Linear and nonlinear stratified spindown over sloping topography
Author(s)Benthuysen, Jessica A
Woods Hole Oceanographic Institution.
Steven J. Lentz and Leif N. Thomas.
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In a stratified rotating fluid, frictionally driven circulations couple with the buoyancy field over sloping topography. Analytical and numerical methods are used to quantify the impact of this coupling on the vertical circulation, spindown of geostrophic flows, and the formation of a shelfbreak jet. Over a stratified. slope, linear spindown of a geostrophic along-isobath flow induces cross-isobath Ekman flows. Ekman advection of buoyancy weakens the vertical circulation and slows spindown. Upslope (downslope) Ekman flows tend to inject (remove) potential vorticity into (from) the ocean. Momentum advection and nonlinear buoyancy advection are examined in setting asymmetries in the vertical circulation and the vertical relative vorticity field. During nonlinear homogeneous spindown over a flat bottom, momentum advection weakens Ekman pumping and strengthens Ekman suction, while cyclonic vorticity decays faster than anticyclonic vorticity. During nonlinear stratified spindown over a slope, nonlinear advection of buoyancy enhances the asymmetry in Ekman pumping and suction, whereas anticyclonic vorticity can decay faster than cyclonic vorticity outside of the boundary layers. During the adjustment of a spatially uniform geostrophic current over a shelfbreak, coupling between the Ekman flow and the buoyancy field generates Ekman pumping near the shelfbreak, which leads to the formation of a jet. Scalings are presented for the upwelling strength, the length scale over which it occurs, and the timescale for jet formation. The results are applied to the Middle Atlantic Bight shelfbreak.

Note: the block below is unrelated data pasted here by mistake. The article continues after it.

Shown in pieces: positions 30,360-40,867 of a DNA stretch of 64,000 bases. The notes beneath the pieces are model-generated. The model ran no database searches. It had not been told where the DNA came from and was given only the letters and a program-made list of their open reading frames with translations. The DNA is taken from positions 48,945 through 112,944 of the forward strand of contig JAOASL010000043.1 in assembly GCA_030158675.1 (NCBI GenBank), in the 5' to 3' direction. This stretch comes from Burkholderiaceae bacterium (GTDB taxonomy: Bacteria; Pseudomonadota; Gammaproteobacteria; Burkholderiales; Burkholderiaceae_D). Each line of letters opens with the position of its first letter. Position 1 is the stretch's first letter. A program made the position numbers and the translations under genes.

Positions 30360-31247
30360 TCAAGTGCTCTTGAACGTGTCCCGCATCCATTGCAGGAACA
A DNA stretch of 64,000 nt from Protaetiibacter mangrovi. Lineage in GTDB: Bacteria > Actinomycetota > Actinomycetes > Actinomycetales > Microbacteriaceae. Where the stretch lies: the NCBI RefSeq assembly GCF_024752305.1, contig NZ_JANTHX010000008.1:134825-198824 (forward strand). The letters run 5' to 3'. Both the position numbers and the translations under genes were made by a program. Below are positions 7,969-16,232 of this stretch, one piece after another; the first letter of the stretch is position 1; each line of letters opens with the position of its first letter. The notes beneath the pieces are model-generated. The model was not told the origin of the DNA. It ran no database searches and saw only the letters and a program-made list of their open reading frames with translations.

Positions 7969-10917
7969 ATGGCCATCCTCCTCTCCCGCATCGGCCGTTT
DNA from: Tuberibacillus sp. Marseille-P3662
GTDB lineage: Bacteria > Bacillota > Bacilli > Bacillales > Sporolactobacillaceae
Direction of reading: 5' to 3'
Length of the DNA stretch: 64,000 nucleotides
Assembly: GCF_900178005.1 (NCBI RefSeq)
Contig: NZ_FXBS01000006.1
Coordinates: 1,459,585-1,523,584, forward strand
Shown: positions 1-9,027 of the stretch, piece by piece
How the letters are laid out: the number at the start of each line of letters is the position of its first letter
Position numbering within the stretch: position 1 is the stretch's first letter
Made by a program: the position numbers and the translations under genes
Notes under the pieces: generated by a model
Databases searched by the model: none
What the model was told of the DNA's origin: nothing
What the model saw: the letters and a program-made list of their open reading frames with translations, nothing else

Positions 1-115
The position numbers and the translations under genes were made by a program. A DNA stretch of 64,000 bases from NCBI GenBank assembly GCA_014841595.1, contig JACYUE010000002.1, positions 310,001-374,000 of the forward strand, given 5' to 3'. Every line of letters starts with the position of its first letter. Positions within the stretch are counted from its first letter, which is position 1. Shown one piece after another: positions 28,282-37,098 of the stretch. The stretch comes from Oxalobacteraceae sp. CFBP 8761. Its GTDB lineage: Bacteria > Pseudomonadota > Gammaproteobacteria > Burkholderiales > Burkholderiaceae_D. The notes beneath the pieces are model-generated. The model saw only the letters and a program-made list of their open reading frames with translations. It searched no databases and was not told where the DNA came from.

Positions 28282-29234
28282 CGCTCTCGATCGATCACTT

Thesis (Ph. D.)--Joint Program in Oceanography/Applied Ocean Science and Engineering (Massachusetts Institute of Technology, Dept. of Earth, Atmospheric, and Planetary Sciences; and the Woods Hole Oceanographic Institution), 2010.Cataloged from PDF version of thesis.Includes bibliographical references (p. 199-205).
DepartmentJoint Program in Oceanography/Applied Ocean Science and Engineering.; Massachusetts Institute of Technology. Dept. of Earth, Atmospheric, and Planetary Sciences.; Woods Hole Oceanographic Institution.
Massachusetts Institute of Technology
Joint Program in Oceanography/Applied Ocean Science and Engineering., Earth, Atmospheric, and Planetary Sciences., Woods Hole Oceanographic Institution.